Interview – Karen Ceesay

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Karen Ceesay is an actor, writer, wife and mom. She may be seen in the films, “The Internship” & “Last Vegas” and has had recurring roles on ABC’s “Resurrection” and USA’s “Satisfaction.” In 2008, she was a guest on “The Oprah Winfrey Show” after a ratings busting appearance on ABC’s controversial “Primetime Live: What Would You Do?”

IMDB: http://m.imdb.com/name/nm1957798/filmotype?ref_=m_nm_flmg

Twitter & IG: @karenceesay

 

Where are you from?

Philadelphia, PA

 

When did you know you wanted to become an actor?

Out the womb. It found me.

 

How did you go about starting your acting career?  Was your family supportive?

I started taking classes and performing when I was 10-years-old. My family has always been very supportive.

 

What was your training like? Do you have a formal degree in theater?          

As a kid I studied all forms of acting as well as dance at Freedom Theatre. Throughout high school, I took on-camera classes at Weist Barron. Went to Spelman College to get my degree in engineering, but the theater department pulled me into its web and I graduated with my BA in theater… and a minor in math.

 

What made you choose Atlanta?

Spelman College.

 

How did you get your first agent?

Traditional way – submitted headshot and resume, got called in for an interview. That was about 1999/2000-ish.

 

How did you support yourself when you started out? What were your survival jobs?  Do you do anything else to supplement your income today?

In the early days it didn’t get in the way of my hotel audio visual job as bookings were few and far between. It also helps to be married to someone with a “real” job. Coaching/teaching has been a good outlet. But I just started back at my old job in audio-visual – they’re very supportive at my day job.

 

What do you do for marketing and networking?

I have a publicist, Christa Shreck, who is in LA. We work together as needed when I have something coming up. She also gets me in on various events around town where I take pretty pictures with pretty people that end up online. Social media is essential though. I’ve built up more fans/followers live tweeting while shows air. People want more access these days.

 

How do you stay aware of industry news? Read any specific websites/newsletters?

I read the online versions of the trade magazines – Variety, Backstage, Entertainment Weekly, plus anything I find on my Facebook and Twitter feeds, especially as they relate to Georgia specifically.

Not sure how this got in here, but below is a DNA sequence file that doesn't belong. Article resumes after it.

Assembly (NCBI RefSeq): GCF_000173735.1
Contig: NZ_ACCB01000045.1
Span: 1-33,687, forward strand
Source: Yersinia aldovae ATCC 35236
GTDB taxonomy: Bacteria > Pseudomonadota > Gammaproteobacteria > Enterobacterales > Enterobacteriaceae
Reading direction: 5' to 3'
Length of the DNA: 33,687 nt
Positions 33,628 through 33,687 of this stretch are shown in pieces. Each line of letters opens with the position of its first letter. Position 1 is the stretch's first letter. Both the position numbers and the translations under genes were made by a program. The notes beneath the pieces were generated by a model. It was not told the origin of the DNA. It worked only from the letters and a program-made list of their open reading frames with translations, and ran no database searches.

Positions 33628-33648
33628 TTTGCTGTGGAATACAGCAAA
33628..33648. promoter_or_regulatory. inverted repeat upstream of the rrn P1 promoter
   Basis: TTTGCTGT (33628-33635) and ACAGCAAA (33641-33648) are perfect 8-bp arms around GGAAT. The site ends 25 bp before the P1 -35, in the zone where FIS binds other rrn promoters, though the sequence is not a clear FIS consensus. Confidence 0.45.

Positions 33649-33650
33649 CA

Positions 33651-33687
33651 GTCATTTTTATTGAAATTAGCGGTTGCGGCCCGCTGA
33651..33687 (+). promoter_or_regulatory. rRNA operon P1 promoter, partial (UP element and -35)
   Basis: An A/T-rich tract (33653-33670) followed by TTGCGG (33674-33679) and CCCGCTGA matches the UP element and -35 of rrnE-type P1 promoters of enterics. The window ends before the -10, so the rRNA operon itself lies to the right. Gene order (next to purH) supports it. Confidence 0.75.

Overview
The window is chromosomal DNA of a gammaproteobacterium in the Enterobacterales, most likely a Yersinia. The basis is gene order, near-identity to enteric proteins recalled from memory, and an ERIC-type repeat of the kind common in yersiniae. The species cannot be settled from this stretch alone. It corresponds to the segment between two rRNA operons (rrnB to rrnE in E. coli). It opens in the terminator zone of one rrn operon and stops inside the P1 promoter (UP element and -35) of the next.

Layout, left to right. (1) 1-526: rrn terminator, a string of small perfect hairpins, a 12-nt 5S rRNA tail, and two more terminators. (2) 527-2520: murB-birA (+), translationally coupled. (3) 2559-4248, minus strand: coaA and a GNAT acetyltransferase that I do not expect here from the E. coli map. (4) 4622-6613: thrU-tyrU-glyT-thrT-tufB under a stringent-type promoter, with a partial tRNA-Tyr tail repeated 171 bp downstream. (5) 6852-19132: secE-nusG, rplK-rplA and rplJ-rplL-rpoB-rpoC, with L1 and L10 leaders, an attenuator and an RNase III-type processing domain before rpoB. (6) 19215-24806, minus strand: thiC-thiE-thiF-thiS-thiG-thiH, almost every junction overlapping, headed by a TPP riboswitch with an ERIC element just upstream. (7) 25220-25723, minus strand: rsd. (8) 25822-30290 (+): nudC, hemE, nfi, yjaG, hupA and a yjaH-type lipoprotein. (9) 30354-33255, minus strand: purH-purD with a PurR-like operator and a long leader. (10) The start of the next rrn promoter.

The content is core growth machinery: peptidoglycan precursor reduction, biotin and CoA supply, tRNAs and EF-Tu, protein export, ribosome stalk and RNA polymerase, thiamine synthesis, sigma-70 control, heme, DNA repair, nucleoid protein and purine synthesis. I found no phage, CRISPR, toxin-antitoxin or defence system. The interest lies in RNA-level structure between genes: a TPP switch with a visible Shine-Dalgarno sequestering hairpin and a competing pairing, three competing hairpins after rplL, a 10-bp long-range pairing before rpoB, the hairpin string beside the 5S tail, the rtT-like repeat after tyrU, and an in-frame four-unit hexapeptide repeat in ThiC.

What do you see the future of acting being in Atlanta? Do you see series regular roles coming here?

The series regular roles are already here. A number of local actors are now booking jobs we never would’ve been up for just a few years ago. We are experiencing a time of great opportunity. Finally.

 

What can actors in Atlanta do to step up their game, to be worthy of the bigger roles and to stand out from the increasing competition?

How do you get to Carnegie Hall? Practice, practice, practice. You need the training and techniques from an on-camera class (and to actually see yourself) but you have to be able to stay open and take direction easily. Nothing helps more with that than improv. Plus people need to be better prepared for auditions. Have those lines memorized, have different creative options to work with. We need to own our accomplishments and not look at ourselves as some sort of step child of Hollywood. Be proud of where we are and not where we think we should be.

 

What would you like to see happen in Atlanta to grow the film business/opportunities for actors?

It’s going to take time. LA casting directors don’t know us yet. As more of the local folks get hired and do great work, the opportunities will increase.

 

What about roles for your ethnicity? Is it a limiting factor?

Yes and no. There are limits to the number of roles offered to people of color in general. The friends who are in my category and I joke about how we probably won’t ever get to work together because two black women won’t be cast in the same scene. But we’re allowed to audition for a wider variety of roles and not stuck in just one category.

 

Are you SAG? If not, why?

Not yet but that won’t be for much longer. Early on the work here didn’t justify joining. And then it was just financial.

 

Do you have representation outside Atlanta?

I did years ago, but wasn’t able to stay with them. Now, to regularly go up for the bigger stuff, outside representation is essential. It is an immediate goal for me.

 

Do you plan to move to LA/NY in the future?

I’ve done the pilot season thing a few times, but no interest to move. There’s no need now. Here I’m big fish in a small pond. There I’d be a piece of plankton on the back of the tiniest fish.

 

How do you handle rejection? Do you ever feel like giving up?

I’ve felt like giving up plenty of times. To get through this long term, you need to surround yourself with good people who support you. The absolute best thing about working in this market is the support we give each other. People who are my “competition” are also my very good friends. The mindset as a whole is, “What’s mine is mine, what’s yours is yours.” No one can take anyone else’s job. Also, I look at bookings as a numbers game. It takes ten No’s to get to a Yes. Another No just gets you to your Yes faster. As you get better, your booking ratio will improve.

 

If you had to redo something in your career again, would you do anything differently?

Not to wait to have a family. I have one son who showed up just as we were getting ready to move to LA ten years ago. You can’t put your life on hold for this business. It will always be here. Always. Regardless of age, gender, ethnicity or body type, there will be some place for you to fit into someone’s project at some point in time.

 

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